Sunday, January 20, 2008


The sudden afternoon rain sent most devotees seeking shelter inside the Tondo Church, while others rushed over to the neighboring fast food eateries. Meanwhile, there were those who braved the rain and brought out their pedicabs bedecked with greens, fresh flowers and icons of the infant Jesus. If Quiapo has the Black Nazarene, Tondo has the Sto. Nino.

The feast day of Sto. Niño in Tondo is celebrated on the third Sunday of January. It is one of Manila's biggest and heavily attended fiestas, not only because Tondo is the most populous district in the city and poorest but perhaps because of the many miraculous anecdotes connected with the Sto. Niño of Tondo.

It is celebrated with a fluvial procession that usually attracts thousands of visitors.
Nick Joaquin, in his Almanac for Manileños, described a typical celebration as follows:

“At four in the afternoon on the visperas (meaning the Saturday before) the Sto. Niño of Tondo is borne to the sea by a dancing crowd among which groups of women in pastora hats, or in katipuneda attire: white camisa, red saya. The dancing is through sunny streets hung with bunting and here and there will be a giant heart of bell that opens up as the Sto. Niño passes to unloose a shower of petals. Everyone dances, even the barefoot men bearing the image and the boys bearing standard or farol."

As for the anecdotes, legend has it that during the Spanish-American war, the Tondo church was used by the American forces as their quarters. However, their stay was no more than 24 hours because they had to vacate the church since everyone contacted smallpox after having occupied it.

During the Second World War, the Japanese turned the church into their headquarters. But much like the American colonial forces, the Japanese had to abandon the church when they could no longer endure the unexplainable sounds of crying babies in the middle of the night.

And during the liberation of Manila in February 1945, the Japanese troops set the church on fire. Msgr. J. Jovellanos, the parish priest, evacuated the Church taking with him the image of the Sto. Niño. Miraculously, the Tondo devotees who followed the image and Msgr. J. Jovellanos escaped unscathed the crossfire of bullets and mortal shells.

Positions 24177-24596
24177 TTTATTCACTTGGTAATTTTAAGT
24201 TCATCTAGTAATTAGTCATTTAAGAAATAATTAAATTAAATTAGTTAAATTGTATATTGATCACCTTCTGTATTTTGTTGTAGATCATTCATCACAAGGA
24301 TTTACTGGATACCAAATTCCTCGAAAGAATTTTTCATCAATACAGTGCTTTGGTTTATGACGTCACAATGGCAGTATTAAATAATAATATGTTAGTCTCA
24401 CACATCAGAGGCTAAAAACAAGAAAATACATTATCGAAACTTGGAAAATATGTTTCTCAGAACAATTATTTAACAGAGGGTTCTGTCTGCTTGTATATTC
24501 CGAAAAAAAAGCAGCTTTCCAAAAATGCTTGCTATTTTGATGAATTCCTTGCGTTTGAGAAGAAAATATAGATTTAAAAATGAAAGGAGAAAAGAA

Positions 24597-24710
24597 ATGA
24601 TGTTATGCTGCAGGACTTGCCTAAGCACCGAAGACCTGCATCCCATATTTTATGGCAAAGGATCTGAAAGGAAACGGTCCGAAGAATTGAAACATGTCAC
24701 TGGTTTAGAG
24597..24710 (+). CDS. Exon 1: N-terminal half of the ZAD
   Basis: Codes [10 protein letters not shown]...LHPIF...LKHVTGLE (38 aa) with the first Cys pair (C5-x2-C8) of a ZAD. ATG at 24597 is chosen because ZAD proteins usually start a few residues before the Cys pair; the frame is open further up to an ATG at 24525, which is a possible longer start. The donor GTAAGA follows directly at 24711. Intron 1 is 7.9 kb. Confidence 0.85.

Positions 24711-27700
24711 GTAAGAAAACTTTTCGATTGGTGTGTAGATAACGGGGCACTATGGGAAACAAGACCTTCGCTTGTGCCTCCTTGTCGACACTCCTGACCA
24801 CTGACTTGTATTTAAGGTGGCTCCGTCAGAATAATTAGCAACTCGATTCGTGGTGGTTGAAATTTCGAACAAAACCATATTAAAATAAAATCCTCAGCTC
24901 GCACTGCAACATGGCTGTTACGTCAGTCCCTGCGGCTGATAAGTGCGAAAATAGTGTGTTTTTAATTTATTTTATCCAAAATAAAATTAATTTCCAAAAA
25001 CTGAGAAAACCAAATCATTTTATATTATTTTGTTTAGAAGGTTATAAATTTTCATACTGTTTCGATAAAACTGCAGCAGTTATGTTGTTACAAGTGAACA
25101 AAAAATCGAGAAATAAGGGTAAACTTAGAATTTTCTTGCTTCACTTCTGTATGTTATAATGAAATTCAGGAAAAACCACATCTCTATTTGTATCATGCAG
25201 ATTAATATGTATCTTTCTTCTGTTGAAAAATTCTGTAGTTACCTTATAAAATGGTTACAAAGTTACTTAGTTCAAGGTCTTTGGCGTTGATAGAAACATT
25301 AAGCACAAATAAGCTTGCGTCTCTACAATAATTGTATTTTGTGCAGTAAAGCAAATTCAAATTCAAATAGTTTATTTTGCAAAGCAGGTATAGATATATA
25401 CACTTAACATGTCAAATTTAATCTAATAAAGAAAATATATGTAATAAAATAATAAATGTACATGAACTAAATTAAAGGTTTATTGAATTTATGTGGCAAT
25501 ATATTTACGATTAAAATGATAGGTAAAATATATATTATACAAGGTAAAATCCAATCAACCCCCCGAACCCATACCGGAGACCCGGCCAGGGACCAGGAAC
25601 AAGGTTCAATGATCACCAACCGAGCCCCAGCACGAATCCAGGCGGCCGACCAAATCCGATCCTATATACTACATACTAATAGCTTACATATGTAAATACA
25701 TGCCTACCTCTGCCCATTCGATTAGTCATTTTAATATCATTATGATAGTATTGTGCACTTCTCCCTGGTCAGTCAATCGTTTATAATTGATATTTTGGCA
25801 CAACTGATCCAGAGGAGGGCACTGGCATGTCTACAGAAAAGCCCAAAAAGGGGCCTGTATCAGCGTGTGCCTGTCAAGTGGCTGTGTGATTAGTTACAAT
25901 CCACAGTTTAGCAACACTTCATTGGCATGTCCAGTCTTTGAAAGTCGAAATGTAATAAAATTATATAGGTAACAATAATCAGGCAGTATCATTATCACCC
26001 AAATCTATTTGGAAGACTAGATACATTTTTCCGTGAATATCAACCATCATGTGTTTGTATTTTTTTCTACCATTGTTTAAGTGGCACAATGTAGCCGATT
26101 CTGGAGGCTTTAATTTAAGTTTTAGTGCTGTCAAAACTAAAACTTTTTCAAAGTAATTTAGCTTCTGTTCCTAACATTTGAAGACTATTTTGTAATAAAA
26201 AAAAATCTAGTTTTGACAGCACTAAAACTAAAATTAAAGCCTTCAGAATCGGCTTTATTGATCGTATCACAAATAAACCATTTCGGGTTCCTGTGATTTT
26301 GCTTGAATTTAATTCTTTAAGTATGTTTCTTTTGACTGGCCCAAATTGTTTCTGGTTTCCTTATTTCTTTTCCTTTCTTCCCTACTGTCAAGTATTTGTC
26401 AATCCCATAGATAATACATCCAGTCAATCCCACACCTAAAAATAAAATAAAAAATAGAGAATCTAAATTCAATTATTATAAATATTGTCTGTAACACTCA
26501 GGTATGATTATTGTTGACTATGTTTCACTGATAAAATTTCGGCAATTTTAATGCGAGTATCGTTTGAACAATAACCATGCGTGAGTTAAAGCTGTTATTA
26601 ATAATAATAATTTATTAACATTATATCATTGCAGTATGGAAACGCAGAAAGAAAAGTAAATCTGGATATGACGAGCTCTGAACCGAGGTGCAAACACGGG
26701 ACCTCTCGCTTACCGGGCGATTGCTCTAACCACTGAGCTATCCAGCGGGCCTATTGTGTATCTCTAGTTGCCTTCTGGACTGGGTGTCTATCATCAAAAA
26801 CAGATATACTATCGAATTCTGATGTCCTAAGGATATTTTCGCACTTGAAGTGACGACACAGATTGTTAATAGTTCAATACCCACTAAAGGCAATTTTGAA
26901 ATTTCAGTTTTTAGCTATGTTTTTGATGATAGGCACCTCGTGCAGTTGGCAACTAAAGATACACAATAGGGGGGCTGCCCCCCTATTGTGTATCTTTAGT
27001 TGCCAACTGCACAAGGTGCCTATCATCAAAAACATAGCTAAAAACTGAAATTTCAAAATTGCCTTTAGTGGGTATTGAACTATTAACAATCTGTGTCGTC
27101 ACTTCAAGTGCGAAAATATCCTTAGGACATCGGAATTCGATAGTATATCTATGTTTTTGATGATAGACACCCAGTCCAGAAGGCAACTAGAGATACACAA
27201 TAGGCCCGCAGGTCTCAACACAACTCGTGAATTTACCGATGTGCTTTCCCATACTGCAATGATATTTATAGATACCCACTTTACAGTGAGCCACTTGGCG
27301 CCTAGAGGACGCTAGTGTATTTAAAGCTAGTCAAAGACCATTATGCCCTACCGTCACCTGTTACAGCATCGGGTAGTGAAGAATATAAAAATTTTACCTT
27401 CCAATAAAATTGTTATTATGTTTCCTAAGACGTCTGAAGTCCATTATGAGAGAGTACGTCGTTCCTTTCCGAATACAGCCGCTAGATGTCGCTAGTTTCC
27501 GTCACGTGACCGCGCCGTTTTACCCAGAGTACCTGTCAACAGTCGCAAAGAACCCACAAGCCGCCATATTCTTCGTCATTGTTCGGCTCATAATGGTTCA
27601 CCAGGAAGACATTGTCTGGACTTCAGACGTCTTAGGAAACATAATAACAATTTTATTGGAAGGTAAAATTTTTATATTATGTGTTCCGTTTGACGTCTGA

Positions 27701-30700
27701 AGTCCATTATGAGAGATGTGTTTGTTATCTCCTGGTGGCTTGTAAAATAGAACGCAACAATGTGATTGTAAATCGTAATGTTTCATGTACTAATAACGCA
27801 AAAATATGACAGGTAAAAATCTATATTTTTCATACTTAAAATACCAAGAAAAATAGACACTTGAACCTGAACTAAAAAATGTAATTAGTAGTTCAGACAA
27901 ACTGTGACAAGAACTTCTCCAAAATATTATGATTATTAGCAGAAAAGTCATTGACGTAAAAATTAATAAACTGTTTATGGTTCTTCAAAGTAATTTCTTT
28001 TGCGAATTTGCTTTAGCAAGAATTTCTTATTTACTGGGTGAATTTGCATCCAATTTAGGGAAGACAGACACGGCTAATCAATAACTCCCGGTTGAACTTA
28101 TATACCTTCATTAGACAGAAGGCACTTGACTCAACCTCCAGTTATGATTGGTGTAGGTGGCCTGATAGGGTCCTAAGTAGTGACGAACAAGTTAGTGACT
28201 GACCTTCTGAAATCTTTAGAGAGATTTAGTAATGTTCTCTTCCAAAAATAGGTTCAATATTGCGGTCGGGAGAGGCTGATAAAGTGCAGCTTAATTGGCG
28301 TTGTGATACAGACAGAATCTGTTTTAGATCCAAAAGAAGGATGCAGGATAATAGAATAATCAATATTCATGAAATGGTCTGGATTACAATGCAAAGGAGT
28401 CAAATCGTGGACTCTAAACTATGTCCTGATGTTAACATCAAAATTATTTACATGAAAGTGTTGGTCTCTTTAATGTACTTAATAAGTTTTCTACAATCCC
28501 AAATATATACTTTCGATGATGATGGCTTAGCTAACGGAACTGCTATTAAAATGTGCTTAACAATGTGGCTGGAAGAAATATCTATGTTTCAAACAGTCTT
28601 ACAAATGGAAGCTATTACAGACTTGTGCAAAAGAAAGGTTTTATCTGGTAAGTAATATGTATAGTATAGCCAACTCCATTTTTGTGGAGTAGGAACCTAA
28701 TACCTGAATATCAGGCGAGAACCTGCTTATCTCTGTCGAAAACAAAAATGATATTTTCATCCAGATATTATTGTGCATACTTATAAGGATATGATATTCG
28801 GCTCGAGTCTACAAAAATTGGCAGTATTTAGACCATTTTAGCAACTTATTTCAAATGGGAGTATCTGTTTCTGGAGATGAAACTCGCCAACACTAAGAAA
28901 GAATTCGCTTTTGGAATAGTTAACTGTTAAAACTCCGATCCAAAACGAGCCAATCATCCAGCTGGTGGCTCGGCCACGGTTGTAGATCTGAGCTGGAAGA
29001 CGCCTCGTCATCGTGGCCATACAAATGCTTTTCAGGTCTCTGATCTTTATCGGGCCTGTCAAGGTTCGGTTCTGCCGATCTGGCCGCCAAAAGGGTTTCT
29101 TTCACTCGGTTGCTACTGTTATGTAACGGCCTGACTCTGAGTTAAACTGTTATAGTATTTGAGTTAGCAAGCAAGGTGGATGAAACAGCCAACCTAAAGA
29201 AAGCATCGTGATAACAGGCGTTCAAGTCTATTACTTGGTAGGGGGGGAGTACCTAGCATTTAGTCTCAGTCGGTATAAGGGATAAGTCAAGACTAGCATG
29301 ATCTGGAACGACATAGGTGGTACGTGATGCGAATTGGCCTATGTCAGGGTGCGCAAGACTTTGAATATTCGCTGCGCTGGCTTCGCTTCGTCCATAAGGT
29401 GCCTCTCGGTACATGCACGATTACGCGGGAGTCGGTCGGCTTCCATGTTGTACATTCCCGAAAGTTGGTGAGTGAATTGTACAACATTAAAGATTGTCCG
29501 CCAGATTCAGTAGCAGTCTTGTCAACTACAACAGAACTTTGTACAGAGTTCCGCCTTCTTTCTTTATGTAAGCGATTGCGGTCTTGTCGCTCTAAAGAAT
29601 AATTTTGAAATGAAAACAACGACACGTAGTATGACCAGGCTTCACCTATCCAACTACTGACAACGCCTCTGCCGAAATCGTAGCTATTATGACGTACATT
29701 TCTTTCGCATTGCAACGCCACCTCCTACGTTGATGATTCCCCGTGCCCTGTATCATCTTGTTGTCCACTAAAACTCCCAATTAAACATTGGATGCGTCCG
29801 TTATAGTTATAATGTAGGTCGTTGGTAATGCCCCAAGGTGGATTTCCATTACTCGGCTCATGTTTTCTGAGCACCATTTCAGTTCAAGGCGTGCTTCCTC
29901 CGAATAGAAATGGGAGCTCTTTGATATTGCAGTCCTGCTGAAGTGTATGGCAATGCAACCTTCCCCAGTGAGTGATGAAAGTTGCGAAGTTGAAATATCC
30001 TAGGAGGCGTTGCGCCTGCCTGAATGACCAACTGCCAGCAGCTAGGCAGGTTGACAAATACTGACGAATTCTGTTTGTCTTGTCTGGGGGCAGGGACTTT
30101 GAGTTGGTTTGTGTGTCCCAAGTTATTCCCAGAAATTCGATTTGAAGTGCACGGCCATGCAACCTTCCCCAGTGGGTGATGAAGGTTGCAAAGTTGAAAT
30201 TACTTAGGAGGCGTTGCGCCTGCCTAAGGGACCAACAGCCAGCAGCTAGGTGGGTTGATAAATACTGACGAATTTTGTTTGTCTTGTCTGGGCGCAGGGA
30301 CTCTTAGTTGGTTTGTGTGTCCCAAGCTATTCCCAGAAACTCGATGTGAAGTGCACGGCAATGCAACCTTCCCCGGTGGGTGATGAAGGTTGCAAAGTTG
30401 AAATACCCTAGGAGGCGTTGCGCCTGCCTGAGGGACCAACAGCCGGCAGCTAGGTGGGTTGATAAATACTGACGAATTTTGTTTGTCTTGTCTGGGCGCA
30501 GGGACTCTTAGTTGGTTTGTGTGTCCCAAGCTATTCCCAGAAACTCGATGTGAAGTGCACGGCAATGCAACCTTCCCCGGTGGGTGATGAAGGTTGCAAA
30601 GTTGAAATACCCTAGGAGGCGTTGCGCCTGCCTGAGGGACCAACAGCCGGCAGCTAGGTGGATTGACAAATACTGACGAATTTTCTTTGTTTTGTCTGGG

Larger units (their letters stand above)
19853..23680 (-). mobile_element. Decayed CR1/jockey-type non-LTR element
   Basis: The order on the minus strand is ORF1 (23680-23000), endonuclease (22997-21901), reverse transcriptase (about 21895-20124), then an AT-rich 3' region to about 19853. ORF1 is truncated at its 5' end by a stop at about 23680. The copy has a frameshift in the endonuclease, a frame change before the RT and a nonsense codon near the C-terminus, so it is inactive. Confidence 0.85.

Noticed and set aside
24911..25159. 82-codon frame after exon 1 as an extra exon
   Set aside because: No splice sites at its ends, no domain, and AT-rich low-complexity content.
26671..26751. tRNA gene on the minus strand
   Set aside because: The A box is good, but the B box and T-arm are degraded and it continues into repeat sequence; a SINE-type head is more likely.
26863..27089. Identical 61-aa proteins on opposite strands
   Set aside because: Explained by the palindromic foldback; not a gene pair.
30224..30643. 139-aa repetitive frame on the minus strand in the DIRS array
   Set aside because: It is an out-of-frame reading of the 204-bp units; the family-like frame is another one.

I didn't stick around for the evening procession because of the rain, but I intend to go back another day to visit the church and climb its stairs to touch the antique image of the Sto. Nino as Pusa of Manila Daily Photo had attempted to do last October.


posted by Señor Enrique at 7:51 PM


Anonymous Anonymous said...

Wow, I was really expecting this entry, Eric, after seeing a tv news feature about it. . Was hoping for some pics of the fluvial parade, actually, but it's okay, these photos here are beautiful enough.

I remember our Sto Niño which we kept with us for many years. Over two feet tall, and dressed up with Gem's old yellow t-shirt bearing the words: "Save the Earth". I placed it in our carport ... It got stolen. :(

January 20, 2008 9:05 PM  

Blogger Photowalker said...

I was there Saturday. I followed the parade of one of the barangays until they converged with the others. It was one hell of a festive afternoon.

Took about 700 shots and am still picking out which ones to post.

But what really caught my attention were the different attires of the Sto. Nino.

January 20, 2008 10:28 PM  

Blogger armovil said...

Viva Señor Santo Niño! Pit Señor! The 2008 Romblon Biniray Festival held recently also honor Santo Niño. Hala bira!

January 20, 2008 11:31 PM  

Anonymous Anonymous said...

What does the red candles symbolize? I was at Quiapo and saw a few others in variation of colors. I do know that each color has a certain meaning to it though.


January 21, 2008 12:17 AM  

Blogger DatuPanot said...

senor eric,

the anecdotal accounts of the sto. nino de tondo affirm its super-hero status (as described by stand-up comedian rex navarette).



January 21, 2008 1:00 AM  

Blogger Amadeo said...

Allow me to say this for once, Eric. Your pictures are very evocative and truly define the Filipinos and the Philippines, and it is probably because parts of the many images connect to the past - old churches, buildings, streets, rituals, calesas, etc.

Contrasted with the images many of us see in the entertainment shows coming out of Filipino channels. That of beautiful people, well-coiffed and richly made-up, all elegantly garbed, and very glitzy sceneries, all it would appear trying to appear non-Filipino; like more Westernized. And they are succeeding very well.